The overall process of building up the SCR involves aggregating sub-modules into modules and modules into the basic SCR (BSCR) which is the SCR prior to any adjustments. This process involves, at each stage, the use of correlation factors or matrices that reduce sub- module, module and BSCR totals in comparison to the sum of their parts.61 This process is identical to the variance-covariance approach for measuring risk.62 It is therefore not additive and the various scenarios are not assumed to take place simultaneously. Problematical is the determination of such correlation factors. “The setting of the correlation coefficients is intended to reflect potential dependencies found in the tail of the distributions, as well as the stability of any correlation assumptions under stressed conditions.”63 These settings are often based on expert opinions rather than on statistically determined factors and even the settings of the correlation factors of the standard formula have been criticized because no empirical evidence was presented.64 The overall SCR is calculated by taking the BSCR and adjusting it to the capital requirement for operational risk as well as to the risk absorbing effect of technical provisions and deferred taxes.65

The orange framed modules “market” and its sub modules as well as the “default” module in Figure 2.2 reflect the risk arising from the financial markets for an insurer and will be the main field of attention in the further analysis of this thesis.

2.5.3 Measurement and assessment of risk

For calculating the risk under Solvency II the capabilities of two methods, Value at Risk (VaR) and Expected Shortfall (ES), were discussed during the development process.66 VaR is defined as the maximum potential change in value of a portfolio of financial instruments with a given confidence level over a certain time horizon.67 ES is the expected value of the loss in those cases where the loss exceeds the predefined confidence level by calculating the average of these exceeded losses.68 For example, taking a confidence level of 99.5% and looking at 10000 losses: VaR would be set equal to the 50th largest loss while ES would represent the average of the 50 largest losses. The outcome of both will therefore be different. ES calculates higher losses for the same confidence level especially for skewed distributions and can easily reach a multiple of those obtained by VaR.69 It can calculate the risk at the tail of the distribution in a more accurate way but is therefore more complex and requires a greater statistical knowledge to be understood. The advantage of VaR compared to ES is that VaR has become the generally accepted risk measurement for financial risk management and is simpler and easier to communicate to third parties.70 VaR has therefore been chosen as the way to measure risk under Solvency II. This is also explained by the fact that ES is said not to be compatible with the use of scenarios within the standard formula.71 In order to perform an ES analysis, it would require multiple scenarios to describe every position in the tail. This would significantly increase the burden on companies with potentially limited additional value added.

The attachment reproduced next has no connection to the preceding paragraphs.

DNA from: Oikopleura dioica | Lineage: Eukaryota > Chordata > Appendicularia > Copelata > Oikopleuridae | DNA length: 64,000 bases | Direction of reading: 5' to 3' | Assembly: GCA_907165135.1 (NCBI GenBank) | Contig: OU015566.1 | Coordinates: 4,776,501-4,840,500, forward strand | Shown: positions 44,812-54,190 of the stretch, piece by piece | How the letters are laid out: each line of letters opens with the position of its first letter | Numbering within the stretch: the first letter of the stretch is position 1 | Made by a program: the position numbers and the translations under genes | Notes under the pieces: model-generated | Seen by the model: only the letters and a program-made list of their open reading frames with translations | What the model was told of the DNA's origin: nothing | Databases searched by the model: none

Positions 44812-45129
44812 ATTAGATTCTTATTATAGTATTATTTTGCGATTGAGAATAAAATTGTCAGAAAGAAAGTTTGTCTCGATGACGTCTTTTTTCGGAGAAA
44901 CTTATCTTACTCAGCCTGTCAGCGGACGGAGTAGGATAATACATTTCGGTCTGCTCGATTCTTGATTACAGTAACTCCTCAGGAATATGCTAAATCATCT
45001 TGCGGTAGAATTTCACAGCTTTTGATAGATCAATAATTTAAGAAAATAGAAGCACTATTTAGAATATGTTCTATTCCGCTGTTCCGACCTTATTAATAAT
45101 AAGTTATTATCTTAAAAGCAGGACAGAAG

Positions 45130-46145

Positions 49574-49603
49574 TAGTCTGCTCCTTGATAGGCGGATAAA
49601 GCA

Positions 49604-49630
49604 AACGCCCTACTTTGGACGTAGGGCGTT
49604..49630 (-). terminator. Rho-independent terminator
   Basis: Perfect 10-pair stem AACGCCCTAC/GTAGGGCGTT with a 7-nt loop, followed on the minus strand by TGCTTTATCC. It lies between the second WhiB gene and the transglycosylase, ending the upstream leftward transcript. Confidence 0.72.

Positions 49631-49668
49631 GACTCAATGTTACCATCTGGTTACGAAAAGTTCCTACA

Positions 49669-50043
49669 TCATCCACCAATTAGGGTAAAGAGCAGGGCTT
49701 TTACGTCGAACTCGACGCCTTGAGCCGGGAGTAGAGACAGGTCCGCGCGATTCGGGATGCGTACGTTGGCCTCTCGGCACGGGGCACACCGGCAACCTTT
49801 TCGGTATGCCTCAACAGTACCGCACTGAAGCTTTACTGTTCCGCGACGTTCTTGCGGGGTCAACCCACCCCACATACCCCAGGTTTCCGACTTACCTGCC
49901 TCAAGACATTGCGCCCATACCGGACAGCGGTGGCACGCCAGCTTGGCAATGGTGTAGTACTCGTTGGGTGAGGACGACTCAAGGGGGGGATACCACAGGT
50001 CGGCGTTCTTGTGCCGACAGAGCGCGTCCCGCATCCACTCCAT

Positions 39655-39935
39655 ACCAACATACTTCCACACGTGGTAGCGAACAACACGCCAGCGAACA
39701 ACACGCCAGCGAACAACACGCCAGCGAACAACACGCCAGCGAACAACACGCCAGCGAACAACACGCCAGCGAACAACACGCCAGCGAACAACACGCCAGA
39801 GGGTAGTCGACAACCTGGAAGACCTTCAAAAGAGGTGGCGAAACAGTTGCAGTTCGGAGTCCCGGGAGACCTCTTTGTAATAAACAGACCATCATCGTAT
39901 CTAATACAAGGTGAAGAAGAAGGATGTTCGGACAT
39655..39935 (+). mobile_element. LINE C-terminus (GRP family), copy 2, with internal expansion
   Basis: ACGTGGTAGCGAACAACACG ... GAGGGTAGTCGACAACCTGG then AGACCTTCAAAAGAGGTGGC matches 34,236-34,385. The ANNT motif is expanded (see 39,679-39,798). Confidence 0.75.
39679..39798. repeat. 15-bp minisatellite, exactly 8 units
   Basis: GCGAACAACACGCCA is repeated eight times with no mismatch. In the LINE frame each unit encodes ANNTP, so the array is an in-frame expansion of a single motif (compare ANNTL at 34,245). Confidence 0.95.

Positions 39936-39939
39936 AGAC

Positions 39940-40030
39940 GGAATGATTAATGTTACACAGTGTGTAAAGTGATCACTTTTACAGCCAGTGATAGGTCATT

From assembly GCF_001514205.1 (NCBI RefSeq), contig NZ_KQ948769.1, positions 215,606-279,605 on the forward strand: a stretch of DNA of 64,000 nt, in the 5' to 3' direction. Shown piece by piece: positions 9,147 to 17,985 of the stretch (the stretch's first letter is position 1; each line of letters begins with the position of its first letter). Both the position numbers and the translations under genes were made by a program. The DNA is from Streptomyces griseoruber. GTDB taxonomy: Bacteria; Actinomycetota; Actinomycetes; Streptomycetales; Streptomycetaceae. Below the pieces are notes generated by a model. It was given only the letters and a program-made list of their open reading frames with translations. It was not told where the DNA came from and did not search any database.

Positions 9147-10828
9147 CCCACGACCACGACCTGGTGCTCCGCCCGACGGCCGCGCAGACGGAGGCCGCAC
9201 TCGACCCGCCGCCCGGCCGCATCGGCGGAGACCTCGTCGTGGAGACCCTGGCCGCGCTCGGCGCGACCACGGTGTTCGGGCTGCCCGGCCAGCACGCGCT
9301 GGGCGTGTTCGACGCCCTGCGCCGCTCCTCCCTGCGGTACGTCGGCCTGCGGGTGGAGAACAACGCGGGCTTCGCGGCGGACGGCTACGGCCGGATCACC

The risk measurement therefore follows a VaR approach with a confidence level of 99.5% over a one-year period72 - that is, less than 1 in 200 chance of capital being insufficient to cover liabilities during the next year. For the standard formula this implies that all stress scenarios are calibrated using VaR by taking the same confidence level and period into account.

3. Treatment of investment risk under the standard formula

3.1 Interest rate risk

Interest rate changes have an immediate impact on both sides of the balance sheet of an insurance company.73 The asset side is affected by interest rate sensitive instruments like fixed-income investments, policy loans, or interest rate derivatives.74 The impact on the liability side is due to the change of the value of future liability cash-flows which are sensitive to a change in the rate at which those cash-flows are discounted. A risk an insurer faces is that the asset side of the balance sheet cannot compensate for the behavior of the liability side due to an interest rate change and vice versa.75 For instance this can occur if the term of a financial instrument on the assets side of the balance sheet is shorter than that on the liability side. A fall in interest rates could result in a negative NAV. One objective of the interest rate risk sub module is to cover this risk.

The sensitivity of assets or liabilities to interest rate movements is explained by the duration whereby a higher duration means a higher sensitivity for interest rates movements.76 For example, a bond with a duration of eight years would be expected to fall 8% in price for every 1% increase in market interest rates.77 If the duration of the asset side does not match the duration of the liability side, a mismatch is present referred to as duration gap or duration risk, the most essential risk due to interest rate movements.78 E.g. for Germany, a typical life insurer’s asset side has a duration of 6 years compared to a duration of 12 years on the liability side.79 Therefore, rising interest rates could be beneficial for the life insurer because the liability side would lose more value than the asset side and the NAV would increase. Unlike life insurers, the liability duration is usually shorter compared to the asset side of P&C insurers.80 A rising interest rate would affect them negatively. For this reason Solvency II uses two scenarios, an up-shock and a down-shock, to calculate the interest rate risk. Shocked are all “assets and liabilities for which the net asset value is sensitive to a change in the term structure of interest rates.”81 The interest rate shock to be applied to the current term structure is specified for each maturity as a percentage change in the current rate. The shocks decrease for longer maturities as can be seen in Figure 3.1: